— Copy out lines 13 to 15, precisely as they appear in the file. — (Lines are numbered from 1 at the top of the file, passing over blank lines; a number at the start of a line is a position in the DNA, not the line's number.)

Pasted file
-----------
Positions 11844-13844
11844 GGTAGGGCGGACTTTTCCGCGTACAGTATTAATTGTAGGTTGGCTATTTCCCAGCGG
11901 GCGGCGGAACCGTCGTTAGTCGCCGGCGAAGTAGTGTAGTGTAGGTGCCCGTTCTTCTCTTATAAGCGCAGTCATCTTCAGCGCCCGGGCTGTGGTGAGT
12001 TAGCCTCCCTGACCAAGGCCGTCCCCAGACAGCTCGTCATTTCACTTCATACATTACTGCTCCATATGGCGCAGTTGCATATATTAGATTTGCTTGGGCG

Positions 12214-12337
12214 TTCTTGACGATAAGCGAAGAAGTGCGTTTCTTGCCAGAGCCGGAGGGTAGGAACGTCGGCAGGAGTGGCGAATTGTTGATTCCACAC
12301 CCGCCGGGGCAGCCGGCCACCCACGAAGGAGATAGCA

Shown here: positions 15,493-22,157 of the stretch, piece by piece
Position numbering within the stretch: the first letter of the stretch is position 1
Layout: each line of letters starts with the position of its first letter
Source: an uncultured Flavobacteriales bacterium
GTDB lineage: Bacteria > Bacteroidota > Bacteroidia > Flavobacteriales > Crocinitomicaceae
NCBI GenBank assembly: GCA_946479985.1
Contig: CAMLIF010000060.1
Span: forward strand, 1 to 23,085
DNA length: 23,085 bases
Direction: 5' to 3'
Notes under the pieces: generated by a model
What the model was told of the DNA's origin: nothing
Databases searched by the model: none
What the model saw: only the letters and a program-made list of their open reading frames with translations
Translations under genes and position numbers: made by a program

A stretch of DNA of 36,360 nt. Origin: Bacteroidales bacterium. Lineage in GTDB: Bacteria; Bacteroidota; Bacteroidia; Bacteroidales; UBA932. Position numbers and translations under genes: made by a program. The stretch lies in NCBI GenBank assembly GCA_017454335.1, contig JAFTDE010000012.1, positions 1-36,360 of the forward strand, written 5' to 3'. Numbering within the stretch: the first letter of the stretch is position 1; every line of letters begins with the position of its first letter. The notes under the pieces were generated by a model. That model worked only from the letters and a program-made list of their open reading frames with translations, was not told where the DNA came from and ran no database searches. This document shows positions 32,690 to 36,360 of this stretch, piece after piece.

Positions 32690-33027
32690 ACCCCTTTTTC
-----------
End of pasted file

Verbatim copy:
NCBI GenBank assembly: GCA_946479985.1
Contig: CAMLIF010000060.1
Span: forward strand, 1 to 23,085